The centenary celebrations, sponsored by the Cineteca di Bologna and the Association Chaplin, will begin on the evening of Wednesday, June 25th, with an agenda set to include film screenings, performances, and an art show, in addition to presentations. Paper topics for the latter will range from Chaplin’s imitators and his critical reception in the industry, to the Tramp’s global influence on art and philosophy.
See what it’s all about, with this trailer from the official Chaplin website:
In There Goes the Gayborhood?, sociologist Amin Ghaziani shows why the rumors of the demise of gay neighborhoods like Boystown, Chelsea, the Castro District, and Dupont Circle are premature. Publishers Weekly says his “findings are not to be missed,” while Library Journal says the book represents, “a fascinating, rich view that is supported by up-to-date statistics.” This video gives a quick overview of what the book covers.
You can sample a free chapter here: http://press.princeton.edu/chapters/i10211.pdf
It may seem strange, but as James Turner argues on the Chronicle of Higher Education’s Conversations blog, the modern humanities may not be at “death’s door,” as so many commentators imply. He says that a longer view–one that extends back to ancient times–tells us that what we are seeing is a reemergence of a generalist, philological approach to the humanities. Back to Philology indeed!
Listen to the dire talk around colleges and universities, read op-eds and magazines, and you might think the humanities were in greater danger than the earth’s climate. In fact, despite the overheated rhetoric, the humanities are not at death’s door. Contemporary pressures will more likely push them into a new shape, even ultimately a healthier one.
That claim might seem bizarre. The proportion of college students majoring in the humanities has sunk to an all-time low. Students have turned their backs on art history and literature in favor of studies, like accounting and nursing, that lead directly to jobs. Governors like Florida’s Rick Scott have worked to undercut fields of study not tuned closely to employment. President Obama wants education to stress science, technology, engineering, and mathematics. Funds for research in disciplines like history and linguistics are drying up. Congress has already slashed the budget of the National Endowment for the Humanities, and now Rep. Paul Ryan wants to kill it.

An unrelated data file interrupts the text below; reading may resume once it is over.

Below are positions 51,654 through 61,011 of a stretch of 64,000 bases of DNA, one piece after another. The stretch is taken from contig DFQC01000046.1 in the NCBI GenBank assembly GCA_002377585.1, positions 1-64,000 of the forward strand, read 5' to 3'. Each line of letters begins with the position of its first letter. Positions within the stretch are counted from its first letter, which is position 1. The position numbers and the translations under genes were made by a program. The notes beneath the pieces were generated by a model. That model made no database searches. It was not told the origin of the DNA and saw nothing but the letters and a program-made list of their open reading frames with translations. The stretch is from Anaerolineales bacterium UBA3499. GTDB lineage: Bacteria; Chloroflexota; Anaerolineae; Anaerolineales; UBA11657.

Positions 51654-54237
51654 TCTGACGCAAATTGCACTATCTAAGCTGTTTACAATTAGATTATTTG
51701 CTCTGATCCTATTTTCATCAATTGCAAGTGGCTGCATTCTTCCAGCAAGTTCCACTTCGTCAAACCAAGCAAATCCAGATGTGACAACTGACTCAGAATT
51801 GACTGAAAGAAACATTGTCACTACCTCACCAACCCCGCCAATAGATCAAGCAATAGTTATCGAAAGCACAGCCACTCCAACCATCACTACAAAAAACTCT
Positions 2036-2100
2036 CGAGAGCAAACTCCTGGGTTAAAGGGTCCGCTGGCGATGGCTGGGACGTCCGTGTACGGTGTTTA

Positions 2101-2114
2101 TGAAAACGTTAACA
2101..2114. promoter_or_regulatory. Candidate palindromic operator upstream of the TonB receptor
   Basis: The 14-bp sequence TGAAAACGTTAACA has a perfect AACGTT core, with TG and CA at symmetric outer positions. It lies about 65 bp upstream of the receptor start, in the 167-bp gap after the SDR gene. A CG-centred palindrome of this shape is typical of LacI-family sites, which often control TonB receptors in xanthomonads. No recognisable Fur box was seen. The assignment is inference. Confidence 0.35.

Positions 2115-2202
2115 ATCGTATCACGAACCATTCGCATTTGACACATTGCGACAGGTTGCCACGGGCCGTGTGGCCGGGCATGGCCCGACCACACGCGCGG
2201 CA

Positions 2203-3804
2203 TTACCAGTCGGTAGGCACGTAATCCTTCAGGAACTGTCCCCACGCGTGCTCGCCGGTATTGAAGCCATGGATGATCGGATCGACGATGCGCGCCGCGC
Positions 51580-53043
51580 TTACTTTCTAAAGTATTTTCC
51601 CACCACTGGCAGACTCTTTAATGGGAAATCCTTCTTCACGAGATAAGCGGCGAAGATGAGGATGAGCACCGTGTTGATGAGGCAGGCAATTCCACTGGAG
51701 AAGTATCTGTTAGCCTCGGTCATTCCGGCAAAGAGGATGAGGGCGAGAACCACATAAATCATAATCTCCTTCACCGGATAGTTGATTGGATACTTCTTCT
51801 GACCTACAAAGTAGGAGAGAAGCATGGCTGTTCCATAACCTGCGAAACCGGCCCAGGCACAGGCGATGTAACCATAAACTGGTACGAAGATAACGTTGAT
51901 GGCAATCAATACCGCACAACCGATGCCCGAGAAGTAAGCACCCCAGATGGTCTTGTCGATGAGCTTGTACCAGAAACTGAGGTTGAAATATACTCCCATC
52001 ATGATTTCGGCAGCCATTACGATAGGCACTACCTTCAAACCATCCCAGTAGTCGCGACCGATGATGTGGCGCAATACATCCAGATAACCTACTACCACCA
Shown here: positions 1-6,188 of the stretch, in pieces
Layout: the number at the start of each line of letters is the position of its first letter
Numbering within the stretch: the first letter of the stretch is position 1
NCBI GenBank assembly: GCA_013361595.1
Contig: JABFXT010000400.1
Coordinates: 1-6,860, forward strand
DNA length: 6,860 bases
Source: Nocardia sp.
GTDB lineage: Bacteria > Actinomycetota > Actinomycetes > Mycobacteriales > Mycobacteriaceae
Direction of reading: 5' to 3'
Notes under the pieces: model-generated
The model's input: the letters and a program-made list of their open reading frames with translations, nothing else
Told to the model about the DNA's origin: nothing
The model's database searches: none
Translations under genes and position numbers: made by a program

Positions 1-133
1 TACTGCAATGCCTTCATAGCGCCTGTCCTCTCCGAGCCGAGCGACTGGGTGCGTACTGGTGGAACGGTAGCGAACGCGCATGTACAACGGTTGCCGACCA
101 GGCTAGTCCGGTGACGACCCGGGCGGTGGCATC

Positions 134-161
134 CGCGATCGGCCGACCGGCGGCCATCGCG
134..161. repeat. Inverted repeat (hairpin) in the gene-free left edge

Analysts of higher education paint a more ambiguous picture. How many years ago you start counting—either majors or research dollars—determines how gloomy the humanities numbers look. And with more and more Americans going to college only to qualify themselves for work, most time-honored fields of study have taken a hit, not just the humanities. But even at a traditional, elite institution like Stanford, majors in humanities disciplines have fallen so low as to alarm faculty members into unprecedented missionary efforts.
To see how, paradoxically, a starvation diet may rejuvenate the humanities, it helps to take a long view. First of all, the humanities disciplines familiar in American higher education today did not even exist 200 years ago. Sure, in 1814 students learned the Greek and Latin languages, but no discipline called “classics” devoted itself to ancient Mediterranean civilizations. Yes, a college president in that era was likely to lecture on moral philosophy, but the broad range of topics covered by a modern philosophy department had no place in his institution.
Continue reading at The Chronicle of Higher Education web site: http://chronicle.com/blogs/conversation/2014/06/09/yes-the-humanities-are-struggling-but-they-will-endure/